Alan D. Stitt
Alan Dunca Stitt (1913-1914)
LIEUTENANT-COLONEL ALAN D. STITT
The death of Lieutenant-Colonel Alan D. Stitt, D.S.O., M.C., one of the best known and most popular N.Z. Army officers of the 1914-18 war, and an outstanding athlete, is reported from Kenya. He was 56.
Alan Stitt was born at Ashburton. He was the son of the late Mr Matthew Stitt. He received his early education at the Ashburton Borough School, where he played all games and took a special interest in rifle shooting. In 1908 he was the South Island primary schools' champion rifle shot, and with two North Island cadets was selected to represent N.Z. at the Canadian championships. He was compelled to de cline the offer because of his studies.
In 1909 he entered Christ's College, where he played in the first fifteen at Rugby, and in the first eleven at cricket, besides being a member of the rifle shooting eight. Alan Stitt was a good player in the position of half-back f or the College. In 1913 he entered Canterbury Agricultural College, Lincoln, where he was captain of the first Rugby fifteen.
After the call for volunteers for service overseas in the First World War, he was one of the first to enlist in the New Zealand Expeditionary Force. As a second lieutenant he was appointed to the 13th West Coast Regiment, and left for overseas with the Main Body. After service in Egypt, he took part in the landing at Gallipoli, and although wounded three times, he returned and was at the evacuation near the end of 1915. By this time he had risen to the rank of captain, and was adjutant of the battalion.
With the first of the New Zealand Forces to arrive in France, Alan Stitt took part in the major battles fought there, and after the Somme, in 1916, was raised to the rank of major. At the age of 22 he was in charge of the First Canterbury Battalion in the Battles of Messines. He later became a lieutenant-colonel, after winning a D.S.O. and M.C.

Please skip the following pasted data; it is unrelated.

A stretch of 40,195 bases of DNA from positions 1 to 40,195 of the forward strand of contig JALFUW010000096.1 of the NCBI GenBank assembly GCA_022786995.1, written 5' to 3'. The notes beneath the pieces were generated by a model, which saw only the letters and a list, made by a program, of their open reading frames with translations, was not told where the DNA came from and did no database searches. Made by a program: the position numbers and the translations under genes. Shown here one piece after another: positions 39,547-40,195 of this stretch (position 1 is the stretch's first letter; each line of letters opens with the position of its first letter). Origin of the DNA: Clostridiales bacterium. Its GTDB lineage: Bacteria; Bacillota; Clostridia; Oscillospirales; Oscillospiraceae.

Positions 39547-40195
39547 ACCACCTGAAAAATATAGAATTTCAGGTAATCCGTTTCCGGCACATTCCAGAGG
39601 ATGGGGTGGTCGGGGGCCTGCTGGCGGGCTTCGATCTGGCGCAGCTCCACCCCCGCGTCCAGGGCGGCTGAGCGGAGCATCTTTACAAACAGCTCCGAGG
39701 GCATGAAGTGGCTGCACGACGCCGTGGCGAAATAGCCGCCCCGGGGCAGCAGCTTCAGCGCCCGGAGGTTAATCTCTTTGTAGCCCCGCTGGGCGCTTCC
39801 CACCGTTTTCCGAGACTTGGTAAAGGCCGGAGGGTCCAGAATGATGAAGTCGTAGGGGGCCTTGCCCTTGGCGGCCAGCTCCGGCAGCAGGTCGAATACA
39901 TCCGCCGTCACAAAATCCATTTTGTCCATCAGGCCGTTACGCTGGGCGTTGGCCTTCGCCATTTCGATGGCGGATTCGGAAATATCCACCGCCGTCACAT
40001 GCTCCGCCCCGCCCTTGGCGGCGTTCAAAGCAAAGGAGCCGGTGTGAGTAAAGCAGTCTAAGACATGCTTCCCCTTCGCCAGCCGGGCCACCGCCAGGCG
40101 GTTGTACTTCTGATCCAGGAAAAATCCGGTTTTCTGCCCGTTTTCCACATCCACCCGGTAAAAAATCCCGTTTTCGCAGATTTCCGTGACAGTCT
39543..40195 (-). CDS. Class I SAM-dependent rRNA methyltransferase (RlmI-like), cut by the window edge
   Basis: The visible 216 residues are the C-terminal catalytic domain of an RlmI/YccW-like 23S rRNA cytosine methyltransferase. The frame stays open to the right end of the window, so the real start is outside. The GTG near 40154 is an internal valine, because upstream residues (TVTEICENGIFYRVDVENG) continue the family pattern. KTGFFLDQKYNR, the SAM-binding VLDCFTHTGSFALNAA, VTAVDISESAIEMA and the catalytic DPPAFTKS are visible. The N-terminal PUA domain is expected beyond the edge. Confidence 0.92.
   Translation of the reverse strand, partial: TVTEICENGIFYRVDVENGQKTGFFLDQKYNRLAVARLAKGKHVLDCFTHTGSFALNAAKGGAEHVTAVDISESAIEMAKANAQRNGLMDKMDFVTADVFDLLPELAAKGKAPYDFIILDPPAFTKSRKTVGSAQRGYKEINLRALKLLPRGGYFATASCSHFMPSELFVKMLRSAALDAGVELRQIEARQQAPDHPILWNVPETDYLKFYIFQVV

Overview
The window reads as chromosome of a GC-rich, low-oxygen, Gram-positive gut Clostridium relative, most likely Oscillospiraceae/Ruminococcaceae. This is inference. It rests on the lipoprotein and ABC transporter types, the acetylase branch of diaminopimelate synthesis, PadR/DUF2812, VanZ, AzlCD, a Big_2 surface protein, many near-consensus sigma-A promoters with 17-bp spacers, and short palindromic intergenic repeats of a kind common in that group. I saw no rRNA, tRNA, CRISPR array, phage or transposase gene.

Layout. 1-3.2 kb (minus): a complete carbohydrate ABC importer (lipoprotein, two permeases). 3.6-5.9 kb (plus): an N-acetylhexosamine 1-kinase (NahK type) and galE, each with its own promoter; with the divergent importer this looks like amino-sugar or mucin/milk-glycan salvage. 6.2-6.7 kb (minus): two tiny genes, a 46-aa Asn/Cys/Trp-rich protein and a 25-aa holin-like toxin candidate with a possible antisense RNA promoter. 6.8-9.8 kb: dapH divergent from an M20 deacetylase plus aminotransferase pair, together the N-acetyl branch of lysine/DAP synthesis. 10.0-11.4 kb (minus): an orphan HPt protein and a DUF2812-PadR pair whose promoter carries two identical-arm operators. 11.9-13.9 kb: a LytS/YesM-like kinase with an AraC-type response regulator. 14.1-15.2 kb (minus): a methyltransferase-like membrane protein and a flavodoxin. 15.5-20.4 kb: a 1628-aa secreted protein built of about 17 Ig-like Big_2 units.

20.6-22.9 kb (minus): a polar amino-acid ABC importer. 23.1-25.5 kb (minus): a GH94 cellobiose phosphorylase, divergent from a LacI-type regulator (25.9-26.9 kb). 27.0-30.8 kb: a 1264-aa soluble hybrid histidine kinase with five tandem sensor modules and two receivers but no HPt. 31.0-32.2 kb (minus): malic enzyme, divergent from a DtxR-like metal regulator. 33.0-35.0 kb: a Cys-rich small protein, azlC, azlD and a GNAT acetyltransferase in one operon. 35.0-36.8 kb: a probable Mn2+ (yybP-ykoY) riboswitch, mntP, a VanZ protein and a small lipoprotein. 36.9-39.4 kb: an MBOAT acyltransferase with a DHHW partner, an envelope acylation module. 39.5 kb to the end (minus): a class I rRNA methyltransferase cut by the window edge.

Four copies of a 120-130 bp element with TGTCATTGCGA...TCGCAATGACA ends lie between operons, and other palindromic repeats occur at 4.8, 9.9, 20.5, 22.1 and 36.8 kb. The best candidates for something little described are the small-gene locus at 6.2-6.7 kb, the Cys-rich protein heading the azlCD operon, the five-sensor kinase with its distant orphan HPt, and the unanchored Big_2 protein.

After the Armistice in 1918, Lieutenant-Colonel Stitt was for a period in charge of the disembarkation of troops at Sling Camp, and returned to New Zealand as officer commanding troops in the last transport to leave England. He returned to England, where he married Miss Mary Harris, of Shaftesbury. After visiting friends in New Zealand, he went to Kenya, where he took up farming.
In the Second World War, Lieutenant-Colonel Stitt served with the South African forces, and later was in charge of a German prisoners' camp.
Lieutenant-Colonel Stitt's brother is Mr D. M. Stitt, of Christchurch. Lieutenant-Colonel Stitt had two sons and one daughter. The elder son, Mr Brian Stitt, was killed in action when serving with the South African forces in Burma. (Obituary, 1951 Canterbury Agricultural College Magazine (No. 76 October 1951), P55)Date of Birth11th June 1894Date of Death16 October 1950PersonAlan D. StittMilitary Serial Number6/849Military RankLieutenant ColonelExternal LinkCenotaph DatabaseArchway - Military personnel fileNZETCRelated DocumentMILITARY HONORS,Hawera & Normanby Star, Volume LXXVII, Issue 0, 2 January 1918LIEUTENANT A. D. STITT.,Press, Volume LI, Issue 15281, 18 May 1915CHRISTCHURCH v. EXPEDITIONARIES AT LANCASTER PARK ON SATURDAY.,Sun, Volume I, Issue 170, 24 August 1914MAJOR A, D, STITT.,Ashburton Guardian, Volume XXXVIII, Issue 9249, 20 March 1918NEW YEAR HONOURS,North Otago Times, Volume CVI, Issue 14014, 4 January 1918